So attention will turn to the senior BP man on the rig, Donald Vidrine.  If Mr Kaluza was inexperienced, Mr Vidrine should have known the job inside out and upside down, and he is therefore responsible for the BP decisions on the rig regardless of who actually made them.  I expect Mr Vidrine to cop an enormous amount of flak for the decisions either he or his subordinates made that day.  But to be honest, I also have a lot of sympathy for Mr Vidrine too.  Whatever mistakes he made in ignoring the advice of his contractors and despite any wrong decisions he might have made, Mr Vidrine did not think “Sod the safety and the environment, I don’t care if there’s an accident, I’m going to do what I want because I’m right and I’m in charge.” Contrary to what much of the media is saying, people in the western oil and gas companies are not that irresponsible, and he would almost certainly have had a valid reason for taking his own course of action before which he would have weighed up various competing factors.  He would have been under enormous pressure to finish the job and move on, the project being behind schedule and over budget.  Every single rig operator and company representative in the world is expected to make decisions under enormous pressure, often with no clear indication as to which is the right way to go.  Almost all decisions at this end of the oil and gas business are a compromise between competing factors.  When there is a shortage of information or conflicting signals, the decision maker must make a judgement call, and this also characterises most decisions in the upstream oil and gas business.

It is easy to make a clear decision to shut down a motor which is running at 1,000rpm when the manufacturer recommends a maximum speed of 900rpm.  This is a decision which does not require any judgement, and a trained monkey can make those.  Now say the motor is driving a pump which is propelling a coolant through a heat exhanger and a warning goes off that the temperature in the heat exchanger is too high.  The correct course of action would be to increase the flow of coolant by increasing the speed of the motor.  But what if something has gone wrong and the motor is already at 900rpm?  Do you risk damaging the motor by running it too fast or the heat exchanger by running it too hot?  That is a judgement call, in which you must weigh up several factors and assess the relative risk of each course of action.  Now that example is for illustrative purposes only and there are a dozen reasons why that situation should not arise and procedures to deal with it even if it does, but anybody at the sharp end of the oil business is expected to make judgement calls of this nature, albeit far more complex.  Being able to make decisions under these circumstances requires a certain type of person, one who is not risk-averse.  You have to be able to shoulder a certain degree of risk and accept personal responsibility for the decisions you make, because you usually don’t have the luxury of time or information to be able to eliminate the inherent risk in your decision.  If you cannot accept that you are taking on a degree of personal risk and responsibility with the decisions you make you have no business being in such a position that you are required to make them.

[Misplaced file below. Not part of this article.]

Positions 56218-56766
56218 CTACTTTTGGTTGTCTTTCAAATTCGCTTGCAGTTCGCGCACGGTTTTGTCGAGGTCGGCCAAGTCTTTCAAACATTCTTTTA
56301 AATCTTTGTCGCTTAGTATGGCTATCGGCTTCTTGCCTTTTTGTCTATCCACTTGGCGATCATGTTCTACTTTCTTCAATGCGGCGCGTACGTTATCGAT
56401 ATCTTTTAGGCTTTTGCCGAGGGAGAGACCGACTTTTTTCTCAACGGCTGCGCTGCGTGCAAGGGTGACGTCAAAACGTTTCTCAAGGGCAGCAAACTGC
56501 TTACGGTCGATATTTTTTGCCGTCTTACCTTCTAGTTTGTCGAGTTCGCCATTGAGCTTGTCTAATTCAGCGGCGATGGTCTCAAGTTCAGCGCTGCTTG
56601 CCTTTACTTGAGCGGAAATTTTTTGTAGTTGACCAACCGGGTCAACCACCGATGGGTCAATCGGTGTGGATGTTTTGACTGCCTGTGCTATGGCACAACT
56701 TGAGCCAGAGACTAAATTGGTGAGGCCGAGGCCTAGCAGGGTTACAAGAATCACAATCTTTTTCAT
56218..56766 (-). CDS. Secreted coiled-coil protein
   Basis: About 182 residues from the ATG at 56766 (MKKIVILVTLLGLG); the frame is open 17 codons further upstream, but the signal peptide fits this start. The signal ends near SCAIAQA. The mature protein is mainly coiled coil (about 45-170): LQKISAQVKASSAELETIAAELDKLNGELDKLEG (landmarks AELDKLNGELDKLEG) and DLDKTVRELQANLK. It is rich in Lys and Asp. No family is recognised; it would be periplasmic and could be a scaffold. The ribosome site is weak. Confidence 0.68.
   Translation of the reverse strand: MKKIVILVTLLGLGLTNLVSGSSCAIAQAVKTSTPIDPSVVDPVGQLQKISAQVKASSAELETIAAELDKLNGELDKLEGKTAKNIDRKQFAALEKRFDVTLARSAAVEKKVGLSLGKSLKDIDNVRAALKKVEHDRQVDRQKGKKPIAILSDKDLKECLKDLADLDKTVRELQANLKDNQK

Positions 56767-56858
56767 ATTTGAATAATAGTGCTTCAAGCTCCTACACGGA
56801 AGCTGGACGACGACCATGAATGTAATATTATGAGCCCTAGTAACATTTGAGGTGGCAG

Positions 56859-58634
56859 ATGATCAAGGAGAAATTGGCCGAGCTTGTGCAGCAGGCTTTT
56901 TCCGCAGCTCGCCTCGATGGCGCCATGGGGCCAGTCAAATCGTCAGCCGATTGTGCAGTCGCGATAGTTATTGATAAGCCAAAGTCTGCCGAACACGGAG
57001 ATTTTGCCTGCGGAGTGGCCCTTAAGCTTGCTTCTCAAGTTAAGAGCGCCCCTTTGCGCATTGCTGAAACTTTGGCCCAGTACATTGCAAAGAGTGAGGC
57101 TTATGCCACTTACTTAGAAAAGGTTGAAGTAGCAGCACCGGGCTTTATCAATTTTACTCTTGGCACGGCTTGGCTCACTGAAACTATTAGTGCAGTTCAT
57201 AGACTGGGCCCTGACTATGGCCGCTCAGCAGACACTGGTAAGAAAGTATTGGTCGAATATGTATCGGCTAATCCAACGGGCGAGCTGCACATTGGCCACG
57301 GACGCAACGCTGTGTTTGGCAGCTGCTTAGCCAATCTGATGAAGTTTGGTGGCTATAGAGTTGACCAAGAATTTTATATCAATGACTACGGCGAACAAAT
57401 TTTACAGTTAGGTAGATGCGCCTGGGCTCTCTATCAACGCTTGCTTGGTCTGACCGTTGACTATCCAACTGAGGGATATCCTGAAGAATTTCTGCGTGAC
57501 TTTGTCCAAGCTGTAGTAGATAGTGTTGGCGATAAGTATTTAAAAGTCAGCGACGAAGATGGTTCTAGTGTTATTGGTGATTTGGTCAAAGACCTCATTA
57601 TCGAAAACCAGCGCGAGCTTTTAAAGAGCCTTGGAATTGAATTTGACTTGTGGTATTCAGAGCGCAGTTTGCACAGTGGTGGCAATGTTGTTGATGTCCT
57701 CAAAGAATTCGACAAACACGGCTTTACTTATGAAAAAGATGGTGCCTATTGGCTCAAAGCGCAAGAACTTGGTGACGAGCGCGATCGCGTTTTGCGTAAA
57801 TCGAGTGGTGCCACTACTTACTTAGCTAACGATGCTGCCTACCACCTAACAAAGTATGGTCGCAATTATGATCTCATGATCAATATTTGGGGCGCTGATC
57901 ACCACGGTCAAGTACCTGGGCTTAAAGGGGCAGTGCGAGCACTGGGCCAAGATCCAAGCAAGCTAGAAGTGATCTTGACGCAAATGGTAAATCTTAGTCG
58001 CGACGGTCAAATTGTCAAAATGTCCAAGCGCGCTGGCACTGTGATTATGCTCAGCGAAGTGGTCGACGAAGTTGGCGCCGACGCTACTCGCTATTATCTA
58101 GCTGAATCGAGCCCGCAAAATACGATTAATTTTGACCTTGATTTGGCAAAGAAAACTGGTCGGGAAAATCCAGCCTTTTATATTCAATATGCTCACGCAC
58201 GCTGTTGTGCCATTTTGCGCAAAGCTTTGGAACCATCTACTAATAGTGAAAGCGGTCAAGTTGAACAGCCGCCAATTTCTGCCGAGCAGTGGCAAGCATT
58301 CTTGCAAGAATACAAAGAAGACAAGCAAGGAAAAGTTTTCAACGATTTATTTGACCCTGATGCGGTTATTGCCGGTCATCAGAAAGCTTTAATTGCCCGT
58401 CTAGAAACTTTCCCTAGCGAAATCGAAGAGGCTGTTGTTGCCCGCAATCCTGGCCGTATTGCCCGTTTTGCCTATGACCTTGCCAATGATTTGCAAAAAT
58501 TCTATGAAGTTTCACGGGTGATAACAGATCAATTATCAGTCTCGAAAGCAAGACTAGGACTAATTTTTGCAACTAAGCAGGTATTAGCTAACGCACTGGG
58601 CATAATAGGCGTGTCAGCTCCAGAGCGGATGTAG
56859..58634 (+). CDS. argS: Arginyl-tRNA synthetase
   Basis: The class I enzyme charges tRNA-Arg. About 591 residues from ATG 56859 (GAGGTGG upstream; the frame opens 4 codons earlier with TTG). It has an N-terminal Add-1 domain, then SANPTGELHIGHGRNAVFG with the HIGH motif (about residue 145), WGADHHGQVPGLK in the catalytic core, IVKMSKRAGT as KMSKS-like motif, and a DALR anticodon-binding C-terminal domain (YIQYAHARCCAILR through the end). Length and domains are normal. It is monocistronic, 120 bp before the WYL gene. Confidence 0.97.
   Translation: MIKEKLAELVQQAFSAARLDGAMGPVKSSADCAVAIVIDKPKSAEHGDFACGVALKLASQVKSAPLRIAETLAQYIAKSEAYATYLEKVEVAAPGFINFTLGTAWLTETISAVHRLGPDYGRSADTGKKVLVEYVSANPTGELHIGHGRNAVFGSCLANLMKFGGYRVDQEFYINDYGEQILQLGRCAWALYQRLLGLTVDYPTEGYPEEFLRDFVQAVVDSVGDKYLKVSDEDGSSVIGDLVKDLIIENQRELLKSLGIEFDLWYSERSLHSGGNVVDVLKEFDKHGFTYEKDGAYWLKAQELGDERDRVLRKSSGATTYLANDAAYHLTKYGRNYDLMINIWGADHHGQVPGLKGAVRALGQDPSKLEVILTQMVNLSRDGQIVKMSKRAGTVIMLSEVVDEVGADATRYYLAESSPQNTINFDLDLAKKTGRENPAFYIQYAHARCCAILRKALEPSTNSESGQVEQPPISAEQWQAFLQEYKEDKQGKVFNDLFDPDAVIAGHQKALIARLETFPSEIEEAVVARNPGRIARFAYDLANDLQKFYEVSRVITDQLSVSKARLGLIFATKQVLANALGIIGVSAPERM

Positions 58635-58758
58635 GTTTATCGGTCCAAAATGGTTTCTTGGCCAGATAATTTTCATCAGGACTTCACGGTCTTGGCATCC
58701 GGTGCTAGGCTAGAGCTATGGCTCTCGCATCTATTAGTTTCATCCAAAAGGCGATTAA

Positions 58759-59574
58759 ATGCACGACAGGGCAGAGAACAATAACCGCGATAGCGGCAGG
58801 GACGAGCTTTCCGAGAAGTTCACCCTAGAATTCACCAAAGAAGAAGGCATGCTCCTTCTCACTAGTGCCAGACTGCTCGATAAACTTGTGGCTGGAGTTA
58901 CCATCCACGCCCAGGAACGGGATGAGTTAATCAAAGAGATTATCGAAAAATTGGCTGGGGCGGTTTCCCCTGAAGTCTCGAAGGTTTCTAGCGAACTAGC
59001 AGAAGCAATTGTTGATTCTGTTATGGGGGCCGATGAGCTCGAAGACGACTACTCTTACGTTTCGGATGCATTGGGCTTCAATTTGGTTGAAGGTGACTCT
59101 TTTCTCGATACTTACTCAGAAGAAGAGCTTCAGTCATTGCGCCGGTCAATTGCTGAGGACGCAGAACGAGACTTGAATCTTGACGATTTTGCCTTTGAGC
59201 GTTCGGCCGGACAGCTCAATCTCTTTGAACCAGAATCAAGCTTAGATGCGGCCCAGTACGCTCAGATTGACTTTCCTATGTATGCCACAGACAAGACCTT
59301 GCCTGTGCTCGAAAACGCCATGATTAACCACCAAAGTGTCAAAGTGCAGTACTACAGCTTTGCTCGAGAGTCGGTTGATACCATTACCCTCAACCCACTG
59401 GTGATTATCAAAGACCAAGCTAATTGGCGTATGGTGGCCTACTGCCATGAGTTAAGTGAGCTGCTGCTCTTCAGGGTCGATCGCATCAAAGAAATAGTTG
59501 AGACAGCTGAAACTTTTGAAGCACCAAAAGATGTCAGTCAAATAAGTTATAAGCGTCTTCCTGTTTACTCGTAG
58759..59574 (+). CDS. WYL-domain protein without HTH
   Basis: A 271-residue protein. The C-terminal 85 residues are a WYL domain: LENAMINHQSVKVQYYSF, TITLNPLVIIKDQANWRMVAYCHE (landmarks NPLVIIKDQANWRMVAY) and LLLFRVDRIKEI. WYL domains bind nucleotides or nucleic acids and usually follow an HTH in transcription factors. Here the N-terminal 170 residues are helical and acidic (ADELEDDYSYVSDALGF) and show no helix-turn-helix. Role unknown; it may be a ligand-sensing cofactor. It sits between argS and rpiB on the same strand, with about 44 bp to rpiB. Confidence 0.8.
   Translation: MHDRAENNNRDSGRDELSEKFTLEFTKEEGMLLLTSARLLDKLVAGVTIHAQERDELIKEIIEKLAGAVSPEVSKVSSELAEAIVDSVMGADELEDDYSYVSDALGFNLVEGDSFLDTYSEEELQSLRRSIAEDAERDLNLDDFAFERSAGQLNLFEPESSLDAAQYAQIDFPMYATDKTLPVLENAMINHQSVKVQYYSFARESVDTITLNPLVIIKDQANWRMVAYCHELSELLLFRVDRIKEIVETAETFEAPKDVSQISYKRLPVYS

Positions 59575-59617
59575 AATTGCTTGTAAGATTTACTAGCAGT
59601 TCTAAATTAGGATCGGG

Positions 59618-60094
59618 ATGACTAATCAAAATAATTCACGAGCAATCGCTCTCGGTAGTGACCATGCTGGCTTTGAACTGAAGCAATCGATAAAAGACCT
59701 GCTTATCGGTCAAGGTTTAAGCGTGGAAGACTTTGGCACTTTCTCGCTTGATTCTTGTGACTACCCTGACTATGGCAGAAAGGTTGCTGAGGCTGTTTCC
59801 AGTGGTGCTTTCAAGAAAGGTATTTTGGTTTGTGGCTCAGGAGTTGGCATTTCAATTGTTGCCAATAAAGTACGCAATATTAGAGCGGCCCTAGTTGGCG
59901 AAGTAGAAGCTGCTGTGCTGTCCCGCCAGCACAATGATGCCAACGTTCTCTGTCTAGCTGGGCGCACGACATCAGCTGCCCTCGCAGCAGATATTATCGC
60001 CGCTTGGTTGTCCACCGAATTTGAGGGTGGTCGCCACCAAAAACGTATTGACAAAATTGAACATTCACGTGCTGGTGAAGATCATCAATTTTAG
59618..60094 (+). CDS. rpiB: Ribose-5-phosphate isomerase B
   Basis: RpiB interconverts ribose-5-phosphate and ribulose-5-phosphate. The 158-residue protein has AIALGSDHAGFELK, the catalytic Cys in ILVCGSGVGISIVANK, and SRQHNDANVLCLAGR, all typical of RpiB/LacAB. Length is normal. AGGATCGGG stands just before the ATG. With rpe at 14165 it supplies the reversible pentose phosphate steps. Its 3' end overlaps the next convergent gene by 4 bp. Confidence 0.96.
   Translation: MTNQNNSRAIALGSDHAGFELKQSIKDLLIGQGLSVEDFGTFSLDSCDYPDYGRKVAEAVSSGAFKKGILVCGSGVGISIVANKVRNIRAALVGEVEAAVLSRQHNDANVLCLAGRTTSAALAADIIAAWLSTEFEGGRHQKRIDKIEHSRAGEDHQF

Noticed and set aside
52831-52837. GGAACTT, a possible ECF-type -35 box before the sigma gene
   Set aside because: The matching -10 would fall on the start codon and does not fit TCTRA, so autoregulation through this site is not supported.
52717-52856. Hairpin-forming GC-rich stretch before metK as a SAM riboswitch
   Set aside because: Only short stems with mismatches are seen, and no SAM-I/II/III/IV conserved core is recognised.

For although recklessness and irresponsibility have no place in the oil business, there is equally little room in some quarters for those who won’t make a decision.  Indecision can kill a project dead, and at some point somebody has to decide to move on.  Perhaps surprisingly, indecision in the oil business is probably more common than decisive leadership.  Going back to the environment where career progression is considered paramount, people are afraid of making a mistake, of making the wrong decision, so they sit on a problem in the hope that it will resolve itself.  I worked with one chap employed in a position where making big decisions is vital who would email virtually the entire company for their approval and hold umpteen meetings to ensure the risk was spread sufficiently that should anything go wrong his arse would be covered.  Unfortunately, it took up to three weeks for a decision related to $200 of expenditure to get made.  Another chap was so risk-averse he was incapable of making a judgement call.  Although knowledgeable enough on any subject, he would refuse to endorse any decision until he was 100% satisfied that every last objection had been thought of and countered and every imaginable study into the problem had been carried out, completed, and a clear, unambigous conclusion found.  This process would sometimes take months, when one of the old hands could have looked at it for an hour and made a decision there and then.  No old dogs about, y’see.

So, my point is that many of the decisions made in oil and gas are judgement calls, and those who have to make them are expected to shoulder a degree of risk and responsibility.  For this reason they are handsomely rewarded, which is why it is so frustrating when you encounter somebody who won’t make a decision but is happy enough to draw the salary for doing so.  Mr Vidrine would have been perfectly aware of the personal responsibility he was taking on himself in making the decision, and he will have to explain to the investigators the process by which he made his judgement.  If he can convince the investigators that his judgement process was sound and each competing factor was adequately assessed he stands to come out of this all right.  Not exactly smelling of roses, but all right.